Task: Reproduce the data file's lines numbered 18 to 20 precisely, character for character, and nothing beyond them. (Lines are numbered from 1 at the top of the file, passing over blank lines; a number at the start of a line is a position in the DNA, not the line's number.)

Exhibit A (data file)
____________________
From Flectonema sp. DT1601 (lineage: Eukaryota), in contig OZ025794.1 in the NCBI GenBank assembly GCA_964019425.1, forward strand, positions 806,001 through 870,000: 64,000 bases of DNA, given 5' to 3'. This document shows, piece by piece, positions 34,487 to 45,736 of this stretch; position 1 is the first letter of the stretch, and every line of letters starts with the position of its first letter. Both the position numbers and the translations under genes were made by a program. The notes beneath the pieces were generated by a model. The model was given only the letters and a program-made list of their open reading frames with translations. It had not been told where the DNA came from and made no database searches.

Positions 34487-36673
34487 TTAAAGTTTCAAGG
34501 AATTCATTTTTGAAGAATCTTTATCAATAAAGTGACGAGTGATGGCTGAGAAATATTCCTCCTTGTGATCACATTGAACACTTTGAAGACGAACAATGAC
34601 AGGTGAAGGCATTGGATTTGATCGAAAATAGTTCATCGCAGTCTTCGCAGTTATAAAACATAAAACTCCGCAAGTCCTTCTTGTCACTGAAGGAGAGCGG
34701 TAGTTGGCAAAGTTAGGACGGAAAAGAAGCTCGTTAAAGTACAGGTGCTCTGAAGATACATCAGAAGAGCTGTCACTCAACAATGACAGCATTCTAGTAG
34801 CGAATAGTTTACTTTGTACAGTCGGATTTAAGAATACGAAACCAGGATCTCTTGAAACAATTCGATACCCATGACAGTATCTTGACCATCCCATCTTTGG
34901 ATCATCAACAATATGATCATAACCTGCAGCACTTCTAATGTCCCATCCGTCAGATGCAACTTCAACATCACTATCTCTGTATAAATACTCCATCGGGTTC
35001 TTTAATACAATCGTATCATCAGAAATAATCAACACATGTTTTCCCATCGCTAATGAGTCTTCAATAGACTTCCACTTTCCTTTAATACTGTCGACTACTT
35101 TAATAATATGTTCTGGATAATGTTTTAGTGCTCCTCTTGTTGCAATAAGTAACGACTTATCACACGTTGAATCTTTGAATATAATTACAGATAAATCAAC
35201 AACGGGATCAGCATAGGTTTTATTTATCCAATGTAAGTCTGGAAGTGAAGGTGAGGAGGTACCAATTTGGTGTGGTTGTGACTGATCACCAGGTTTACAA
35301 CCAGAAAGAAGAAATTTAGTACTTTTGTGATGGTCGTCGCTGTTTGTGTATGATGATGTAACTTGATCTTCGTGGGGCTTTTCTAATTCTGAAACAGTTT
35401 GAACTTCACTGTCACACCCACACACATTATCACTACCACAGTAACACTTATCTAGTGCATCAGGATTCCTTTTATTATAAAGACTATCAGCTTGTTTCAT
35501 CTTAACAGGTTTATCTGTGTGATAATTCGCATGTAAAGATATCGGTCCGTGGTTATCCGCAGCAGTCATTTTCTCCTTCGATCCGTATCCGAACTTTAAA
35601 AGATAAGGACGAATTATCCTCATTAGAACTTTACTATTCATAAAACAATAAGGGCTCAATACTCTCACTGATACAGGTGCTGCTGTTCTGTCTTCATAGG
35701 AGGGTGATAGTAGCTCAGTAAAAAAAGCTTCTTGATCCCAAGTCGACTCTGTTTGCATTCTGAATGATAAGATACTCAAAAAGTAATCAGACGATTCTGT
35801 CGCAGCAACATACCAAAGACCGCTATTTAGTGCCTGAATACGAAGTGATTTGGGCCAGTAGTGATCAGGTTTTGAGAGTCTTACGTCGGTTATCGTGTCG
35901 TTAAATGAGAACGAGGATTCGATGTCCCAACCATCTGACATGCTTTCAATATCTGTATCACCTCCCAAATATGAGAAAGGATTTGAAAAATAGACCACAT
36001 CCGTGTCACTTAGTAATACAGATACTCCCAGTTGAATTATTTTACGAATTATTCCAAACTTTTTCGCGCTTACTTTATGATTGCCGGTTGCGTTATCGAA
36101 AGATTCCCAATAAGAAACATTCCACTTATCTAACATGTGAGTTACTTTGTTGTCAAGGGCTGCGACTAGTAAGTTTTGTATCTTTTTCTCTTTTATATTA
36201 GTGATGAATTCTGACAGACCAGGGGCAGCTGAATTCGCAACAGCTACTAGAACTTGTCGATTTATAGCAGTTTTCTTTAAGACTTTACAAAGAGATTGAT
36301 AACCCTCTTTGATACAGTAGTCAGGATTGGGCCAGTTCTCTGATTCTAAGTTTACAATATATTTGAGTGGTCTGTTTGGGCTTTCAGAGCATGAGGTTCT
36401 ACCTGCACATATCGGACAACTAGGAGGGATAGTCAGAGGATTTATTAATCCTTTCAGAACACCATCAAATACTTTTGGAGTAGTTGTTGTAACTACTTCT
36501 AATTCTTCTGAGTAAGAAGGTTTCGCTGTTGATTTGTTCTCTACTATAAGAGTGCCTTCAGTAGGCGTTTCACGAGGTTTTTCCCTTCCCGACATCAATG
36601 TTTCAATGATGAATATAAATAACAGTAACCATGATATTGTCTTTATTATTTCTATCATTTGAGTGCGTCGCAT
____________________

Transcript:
35901 TTAAATGAGAACGAGGATTCGATGTCCCAACCATCTGACATGCTTTCAATATCTGTATCACCTCCCAAATATGAGAAAGGATTTGAAAAATAGACCACAT
36001 CCGTGTCACTTAGTAATACAGATACTCCCAGTTGAATTATTTTACGAATTATTCCAAACTTTTTCGCGCTTACTTTATGATTGCCGGTTGCGTTATCGAA
36101 AGATTCCCAATAAGAAACATTCCACTTATCTAACATGTGAGTTACTTTGTTGTCAAGGGCTGCGACTAGTAAGTTTTGTATCTTTTTCTCTTTTATATTA